This is one of my Dad’s favourite songs – it soon became a favourite of mine

Singing has always been an incredibly important part of my life. And this has occurred in spite of the fact that I’m not a great singer and I have rarely belonged to choirs. (As opposed to maths, chess or climbing where I did have natural ability and I have belonged to many groups). So this is a very distinct peculiarity of mine. If you read to the end of this webpage, you might understand this peculiarity more.

I love these old songs.

My singing started at an early age on most evening, singing to my Dad’s piano playing together with my brother. We just sang the common songs of the day – Stephen Foster etc.
          This activity had to stop temporarily when my Dad had to go to an eclipse for six months. During this time we went all to NZ. My Mum and my two younger brothers stayed with my grandparents, while Clabon and I stayed at a very small boarding school. But I took our songbooks with me. So Clabon and I managed get a significant group singing on many nights without any teachers helping us at all. I was very keen indeed (Clabon always joined in – but I was the one that instigated the singing). I still have one ancient yellow page from one of those old songbooks. I still use this sheet to sing the original words to “The little old log cabin down the lane”.

I’m afraid this song-book has been patched up so many times that you can no longer see the cover.

In cubs and scouts my enthusiastic singing continued. I still have an ancient copy of the “Hackney Scout Songbook”, which I use to sing quite a few of those forgotten songs.

This is the Kameruka Song-book.

For me it is a sad fact of life that I could rarely get climbers to sing – it wasn’t their thing. But the Kameruka club were terrific for singing on the evenings on bushwalks. They produced two songbooks both of which I still use regularly.

This is one of the very few articles I have every written for a club magazine.

With this club, a challenge, which was to occupy me for a considerable amount of time, was to sing a thousand songs on an ordinary bush-walking trip. My first attempt at this challenge is described in the article on the side. {The article also describes the rationale behind the challenge and the joys associated with it.} The next attempt was a trip down Rocky Creek (Wolgan area) – this produced a total of a little over five hundred songs.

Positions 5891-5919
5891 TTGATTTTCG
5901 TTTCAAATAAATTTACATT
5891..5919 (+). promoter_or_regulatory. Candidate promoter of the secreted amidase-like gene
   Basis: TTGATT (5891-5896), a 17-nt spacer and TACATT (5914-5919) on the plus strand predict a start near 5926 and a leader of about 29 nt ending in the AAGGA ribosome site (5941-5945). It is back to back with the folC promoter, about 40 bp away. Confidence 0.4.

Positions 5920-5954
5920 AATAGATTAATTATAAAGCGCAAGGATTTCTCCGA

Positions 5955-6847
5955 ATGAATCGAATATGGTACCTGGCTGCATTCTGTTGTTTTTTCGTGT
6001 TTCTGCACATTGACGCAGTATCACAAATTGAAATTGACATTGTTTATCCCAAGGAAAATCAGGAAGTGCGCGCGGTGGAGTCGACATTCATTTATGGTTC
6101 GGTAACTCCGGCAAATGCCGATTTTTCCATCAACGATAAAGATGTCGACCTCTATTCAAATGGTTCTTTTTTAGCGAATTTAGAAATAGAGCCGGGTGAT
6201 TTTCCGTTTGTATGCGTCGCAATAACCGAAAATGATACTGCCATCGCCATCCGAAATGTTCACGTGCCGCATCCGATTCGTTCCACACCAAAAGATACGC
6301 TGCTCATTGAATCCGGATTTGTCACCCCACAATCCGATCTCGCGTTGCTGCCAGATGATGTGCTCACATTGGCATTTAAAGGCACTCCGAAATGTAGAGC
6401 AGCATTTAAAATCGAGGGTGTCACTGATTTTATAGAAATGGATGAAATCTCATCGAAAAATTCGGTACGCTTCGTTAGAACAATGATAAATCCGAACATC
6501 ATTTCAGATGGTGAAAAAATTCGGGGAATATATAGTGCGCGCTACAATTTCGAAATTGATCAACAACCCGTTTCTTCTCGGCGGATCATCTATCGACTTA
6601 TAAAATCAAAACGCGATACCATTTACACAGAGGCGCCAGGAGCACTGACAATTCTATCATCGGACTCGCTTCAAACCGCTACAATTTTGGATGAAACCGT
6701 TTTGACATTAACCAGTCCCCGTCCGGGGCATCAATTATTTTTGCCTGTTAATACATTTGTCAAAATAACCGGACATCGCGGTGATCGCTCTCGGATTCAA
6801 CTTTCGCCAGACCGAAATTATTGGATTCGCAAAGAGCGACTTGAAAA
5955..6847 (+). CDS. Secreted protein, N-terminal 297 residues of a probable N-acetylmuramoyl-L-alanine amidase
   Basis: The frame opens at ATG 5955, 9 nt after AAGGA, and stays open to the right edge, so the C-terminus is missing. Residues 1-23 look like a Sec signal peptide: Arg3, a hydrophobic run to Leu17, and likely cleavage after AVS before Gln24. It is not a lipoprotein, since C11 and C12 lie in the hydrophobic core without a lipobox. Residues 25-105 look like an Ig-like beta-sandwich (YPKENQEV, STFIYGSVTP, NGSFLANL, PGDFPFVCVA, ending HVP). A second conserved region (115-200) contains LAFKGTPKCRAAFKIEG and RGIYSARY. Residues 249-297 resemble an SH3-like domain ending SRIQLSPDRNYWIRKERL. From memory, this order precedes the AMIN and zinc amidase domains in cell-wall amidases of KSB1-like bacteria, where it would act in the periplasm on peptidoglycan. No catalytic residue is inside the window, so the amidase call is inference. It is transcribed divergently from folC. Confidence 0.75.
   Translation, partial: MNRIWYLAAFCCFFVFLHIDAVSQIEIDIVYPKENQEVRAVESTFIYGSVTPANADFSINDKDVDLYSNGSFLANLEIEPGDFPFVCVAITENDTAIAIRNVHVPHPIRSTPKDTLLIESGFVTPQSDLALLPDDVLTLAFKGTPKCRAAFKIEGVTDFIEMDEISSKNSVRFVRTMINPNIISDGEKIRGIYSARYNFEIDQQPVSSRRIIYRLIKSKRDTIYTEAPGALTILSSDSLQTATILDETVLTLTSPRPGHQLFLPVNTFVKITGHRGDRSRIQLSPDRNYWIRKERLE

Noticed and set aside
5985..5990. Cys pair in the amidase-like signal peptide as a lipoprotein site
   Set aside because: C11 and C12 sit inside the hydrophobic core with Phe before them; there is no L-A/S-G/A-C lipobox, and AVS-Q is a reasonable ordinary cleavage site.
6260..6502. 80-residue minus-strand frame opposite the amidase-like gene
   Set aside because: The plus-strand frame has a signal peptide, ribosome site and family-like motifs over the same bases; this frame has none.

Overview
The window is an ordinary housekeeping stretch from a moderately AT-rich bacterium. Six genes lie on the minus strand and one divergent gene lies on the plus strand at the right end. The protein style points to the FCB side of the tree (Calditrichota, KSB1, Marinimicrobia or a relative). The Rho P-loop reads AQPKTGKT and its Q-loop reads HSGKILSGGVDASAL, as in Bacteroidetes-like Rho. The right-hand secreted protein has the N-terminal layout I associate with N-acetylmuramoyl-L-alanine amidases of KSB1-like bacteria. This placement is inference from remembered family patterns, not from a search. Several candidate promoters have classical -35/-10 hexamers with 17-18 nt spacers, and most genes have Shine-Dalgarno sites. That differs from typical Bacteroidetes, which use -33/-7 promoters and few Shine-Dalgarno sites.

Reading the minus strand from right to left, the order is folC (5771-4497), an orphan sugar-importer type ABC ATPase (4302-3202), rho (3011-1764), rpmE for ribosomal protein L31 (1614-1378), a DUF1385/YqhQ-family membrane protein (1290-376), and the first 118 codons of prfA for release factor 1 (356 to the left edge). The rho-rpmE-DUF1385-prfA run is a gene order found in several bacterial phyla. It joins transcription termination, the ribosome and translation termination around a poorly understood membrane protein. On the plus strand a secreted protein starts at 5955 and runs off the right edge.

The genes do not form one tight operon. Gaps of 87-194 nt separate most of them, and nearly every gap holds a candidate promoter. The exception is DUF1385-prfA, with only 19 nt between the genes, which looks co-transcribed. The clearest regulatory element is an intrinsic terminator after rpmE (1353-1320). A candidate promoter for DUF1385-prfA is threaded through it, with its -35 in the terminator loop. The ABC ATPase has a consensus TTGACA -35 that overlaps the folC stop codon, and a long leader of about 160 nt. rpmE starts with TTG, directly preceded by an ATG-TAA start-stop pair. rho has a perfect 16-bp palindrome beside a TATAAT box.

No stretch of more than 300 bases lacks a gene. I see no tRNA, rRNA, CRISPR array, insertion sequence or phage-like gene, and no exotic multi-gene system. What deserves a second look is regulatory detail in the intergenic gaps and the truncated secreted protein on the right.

To definitely sing 1,000 independent (as the article describes) needs a fair bit of organization. Our first successful trip was: a train trip from Central Station to Katoomba, then walking – Narrowneck – Mobbs-Soak – the Cox – Breakfast Creek – Carlons – Katoomba and then by train back to Sydney singing almost all the time at we were awake. We had 4 lead singers – Jack Higgs, Carol Pereia, Don Wilcox and myself and we each chose 250 songs. {Chosen successively so that we did not overlap our songs – I chose last – this meant I had to include a lot of nursery rhymes and hymns etc.} We then sung with 2 people leading the songs alternately in lots of 20 – so that the leaders had a break from thinking if not from singing. Every one of course joined in the songs when possible – by the way the total party was 9.
In general it takes about 2 minutes to sing a song and so the total singing time was about 33 hours (the article says 3 min and 50 – hours but this wasn’t really the case). We started singing on the train – continued while walking along Narrow-neck and then a bit more around a fire at the end of the Neck. Thus our total was about 240 that night (i.e. 8 hours singing). The next day we sang fairly solidly (i.e. 16 hours singing). The final day was a bit easier (about 10 hours singing). As the article says – you get tired but, if you don’t strain it, your voice seems to last for ever.

Finally, following my example, the University of NSW mountaineering club also organized a 1,000 song weekend, which Jack and I joined in. This was a more relaxed affair and in a way more enjoyable – but naturally one was less certain that 1,000 independent songs had been sung. The whole thing was a great experience and I would do it all again if I had the chance.

It is hard to get people singing these days. It is so much easier to amuse oneself by watching TV. So I have gradually started a habit of singing every night just by myself. I started in the early 1990s singing 4 songs a night. Then, when I broke my back, I increased this to 10 songs a night (5 normal songs early in the evening and then 5 hymns later in the evening). I cycle through all the songs I know (about 600) every few months. I have become very attached to this evening ritual. It gives my something to do in the evenings and it forms a break from watching TV.

So singing has always been a very important part of my life. As I cycle through all my songs, each song reminds me of the people I used to sing it with, and the meaning we used to attach to each song. So all my old memories come flooding back – this operation gives me unity with all my past life. I want to continue this singing till the day I die.

You might now also like to look back at:
either my “Home Page” (which introduces this whole website and lists all my webpages),
or “My Life” (which introduces this major set of webpages).

My next normal webpage is “Dancing”.

Updated on 15/11/2016.